[Editor’s Note: A few Bits readers are reporting that another site’s review of this 4K disc indicates a lip sync issue (at 1:27:20) and brief instances of uneven pitch. If you go back and look at the 2008 Blu-ray release, it’s there too—it’s how the film was originally released in 1986. The lip sync issue occurs in a wide shot of the combat briefing; the filmmakers never imagined you’d be able to watch this film closely enough to notice it. The issue has always been there. It’s not a defect of the 4K disc.]
Surprise! Paramount’s new 4K release actually includes a few extras on the UHD disc, among them:
- Audio Commentary with Jerry Bruckheimer, Tony Scott, Jack Epps Jr, and Naval Experts
- The Legacy of Top Gun (4K – SDR – 5:39)
- On Your Six: Thirty Years of Top Gun (HD – in 5 parts – 29:54)
The feature-length commentary includes director Tony Scott, producer Jerry Bruckheimer, co-writer Jack Epps, Jr., aviator Captain Mike Galpin, technical advisor Pete Petteigrew, and Vice Admiral Mike McCabe. It’s the same track created for the excellent 2004 Special Edition DVD and an interesting listen, mostly because of its unique mix of personnel. While Bruckheimer starts to get a little par for the course, the Navy guys provide plenty of substance. The track is entertaining right off the bat, as Scott reveals that he was fired from the project three times—he chimes in with a number of good stories. The Legacy of Top Gun is a newly-created EPK retrospective with Bruckheimer and Cruise, along with director Joseph Kosinsky and some of the cast from Top Gun: Maverick, looking back at the original film and ahead to the sequel (a bit of footage from this appears as well, in actual 4K). On Your Six: Thirty Years of Top Gun is a 5-part mini documentary created for the 2016 30th Anniversary Edition Blu-ray—as such, some of you will have seen it before. It’s got a little more substance, and it’s particularly interesting to see Cruise talking about how he negotiated his contract for the film to let him be part of the script and marketing meetings in order to learn that part of the filmmaking process.
Of course, the package also includes the film on Blu-ray. The first piece of good news here is that this too is remastered from the new 4K scan and it has the Atmos mix as well. (And again, compared to the previous Blu-ray, the improvement is not small.) The second bit of good news is that it carries over nearly all of the previously-created content (in addition to the extras listed above). Here’s the list of the additional material:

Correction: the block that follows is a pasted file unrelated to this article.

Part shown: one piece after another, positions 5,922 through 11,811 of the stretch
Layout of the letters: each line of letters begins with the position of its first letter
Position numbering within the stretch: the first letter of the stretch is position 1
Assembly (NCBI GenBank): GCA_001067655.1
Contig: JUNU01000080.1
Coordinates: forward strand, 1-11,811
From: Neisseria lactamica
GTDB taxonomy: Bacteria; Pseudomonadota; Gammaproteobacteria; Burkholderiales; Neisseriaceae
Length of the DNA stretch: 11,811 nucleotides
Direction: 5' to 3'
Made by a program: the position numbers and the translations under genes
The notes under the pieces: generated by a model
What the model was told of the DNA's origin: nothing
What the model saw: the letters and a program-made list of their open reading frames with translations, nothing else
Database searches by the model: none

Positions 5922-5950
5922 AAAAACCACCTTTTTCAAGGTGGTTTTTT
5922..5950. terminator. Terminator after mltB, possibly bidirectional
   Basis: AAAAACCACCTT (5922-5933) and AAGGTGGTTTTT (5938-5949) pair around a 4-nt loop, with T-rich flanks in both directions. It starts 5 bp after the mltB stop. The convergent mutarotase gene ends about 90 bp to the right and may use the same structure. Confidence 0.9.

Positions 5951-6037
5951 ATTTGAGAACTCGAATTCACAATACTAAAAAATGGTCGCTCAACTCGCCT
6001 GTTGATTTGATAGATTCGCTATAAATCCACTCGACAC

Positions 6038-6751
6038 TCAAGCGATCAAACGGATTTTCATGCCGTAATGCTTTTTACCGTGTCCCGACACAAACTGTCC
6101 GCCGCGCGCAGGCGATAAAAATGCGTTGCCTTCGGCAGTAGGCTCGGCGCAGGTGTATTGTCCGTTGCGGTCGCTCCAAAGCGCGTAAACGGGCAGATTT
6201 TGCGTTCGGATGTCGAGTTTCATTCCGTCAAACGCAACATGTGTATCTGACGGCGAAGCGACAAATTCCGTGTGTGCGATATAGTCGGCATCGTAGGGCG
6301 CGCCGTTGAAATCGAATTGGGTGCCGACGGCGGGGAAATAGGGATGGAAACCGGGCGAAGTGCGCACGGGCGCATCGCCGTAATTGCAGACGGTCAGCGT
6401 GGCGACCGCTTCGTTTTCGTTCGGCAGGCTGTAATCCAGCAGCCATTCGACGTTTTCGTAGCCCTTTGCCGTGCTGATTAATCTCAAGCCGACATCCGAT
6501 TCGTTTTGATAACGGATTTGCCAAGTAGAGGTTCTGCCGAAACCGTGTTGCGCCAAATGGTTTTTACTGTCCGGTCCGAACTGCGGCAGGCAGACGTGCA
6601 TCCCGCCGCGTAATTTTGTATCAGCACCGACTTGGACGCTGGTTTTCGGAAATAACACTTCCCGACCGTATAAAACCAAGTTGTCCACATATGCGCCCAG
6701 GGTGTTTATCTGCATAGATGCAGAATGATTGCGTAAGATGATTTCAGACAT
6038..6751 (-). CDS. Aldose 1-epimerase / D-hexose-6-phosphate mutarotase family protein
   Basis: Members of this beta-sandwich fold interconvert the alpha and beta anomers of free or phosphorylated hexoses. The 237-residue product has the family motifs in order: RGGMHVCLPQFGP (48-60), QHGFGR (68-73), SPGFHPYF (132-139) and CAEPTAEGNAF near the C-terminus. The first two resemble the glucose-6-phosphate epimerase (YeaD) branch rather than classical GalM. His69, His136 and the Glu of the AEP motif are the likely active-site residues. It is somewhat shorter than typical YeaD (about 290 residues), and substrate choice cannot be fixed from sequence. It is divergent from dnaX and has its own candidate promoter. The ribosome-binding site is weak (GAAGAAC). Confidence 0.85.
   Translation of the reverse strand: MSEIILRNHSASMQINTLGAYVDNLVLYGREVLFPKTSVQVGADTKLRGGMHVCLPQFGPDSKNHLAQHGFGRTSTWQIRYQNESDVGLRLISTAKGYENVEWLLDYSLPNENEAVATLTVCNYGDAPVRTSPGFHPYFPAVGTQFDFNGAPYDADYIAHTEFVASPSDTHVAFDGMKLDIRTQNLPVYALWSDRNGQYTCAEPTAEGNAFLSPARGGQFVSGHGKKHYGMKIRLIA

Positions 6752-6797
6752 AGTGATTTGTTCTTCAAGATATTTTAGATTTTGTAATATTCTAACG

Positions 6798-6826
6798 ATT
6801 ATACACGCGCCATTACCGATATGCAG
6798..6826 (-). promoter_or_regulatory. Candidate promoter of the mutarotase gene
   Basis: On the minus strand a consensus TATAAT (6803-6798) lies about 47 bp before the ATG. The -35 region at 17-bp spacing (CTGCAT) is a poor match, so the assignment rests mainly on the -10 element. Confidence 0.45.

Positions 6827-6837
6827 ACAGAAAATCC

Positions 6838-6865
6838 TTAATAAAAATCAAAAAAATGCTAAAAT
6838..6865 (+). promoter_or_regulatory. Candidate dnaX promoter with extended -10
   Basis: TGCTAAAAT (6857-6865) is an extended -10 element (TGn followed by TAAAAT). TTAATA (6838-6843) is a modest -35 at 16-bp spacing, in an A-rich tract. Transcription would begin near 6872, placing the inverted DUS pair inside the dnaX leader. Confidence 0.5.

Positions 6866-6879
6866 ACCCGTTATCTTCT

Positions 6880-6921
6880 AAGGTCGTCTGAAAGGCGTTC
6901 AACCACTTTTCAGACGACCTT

- Danger Zone: The Making of Top Gun (SD – 16x9 – in 6 parts – 147:44 in all)
- Multi-Angle Storyboards: Flat Spin (SD – 4x3 – 4:02 – with optional Tony Scott commentary)
- Multi-Angle Storyboards: Jester’s Dead (SD – 4x3 – 2:52 – with optional Tony Scott commentary)
- Best of the Best: Inside the Real Top Gun (SD – 16x9 – 28:46)
- Kenny Loggins: Danger Zone music video (SD – 4x3 – 3:48)
- Berlin: Take My Breath Away music video (SD – 4x3 – 4:13)
- Loverboy: Heaven in Your Eyes music video (SD – 4x3 – 4:05)
- Harold Faltermeyer and Steve Stevens: Top Gun Anthem music video (SD – 4x3 – 4:10)
- Behind-the-Scenes Featurette (SD – 4x3 – 5:31)
- Survival Training Featurette (SD – 4x3 – 7:31)
- Tom Cruise Interviews (SD – 4x4 – 6:42)
- TV Spots (SD – 4x3 – 3:37 in all)
Danger Zone is, of course, the terrific multi-part documentary created by Charles de Lauzirika for the 2004 DVD release. The rest of this content is from the DVD as well, except Best of the Best (which was actually created for the DVD but didn’t appear until the 2008 Blu-ray release for disc space reasons). All that’s missing is the extensive gallery of production photos from the 2004 DVD (which included shots from a deleted scene, so you should keep that disc if you have it), along with the Blu-ray 3D version of the film (still available separately). Picking nits, I wish an actual theatrical trailer had been included, but no release of the film thus far has had one (and the TV spots suffice). In any case, this has always been a great extras package and it remains so. Plus there’s a little new material too. And you get a Digital copy code on a paper insert. All around, I’d call it a win.
What’s perhaps most remarkable about Top Gun is the degree to which the film continues to hold up thirty-four years and counting later—a clear testament to Tony Scott’s superb direction and the film’s authentic aerial combat photography. The film has long deserved a great Ultra HD release and I’m very pleased to say that it’s gotten one—Top Gun has quite simply never looked or sounded better. This is a must-have 4K title. Do not miss it.
- Bill Hunt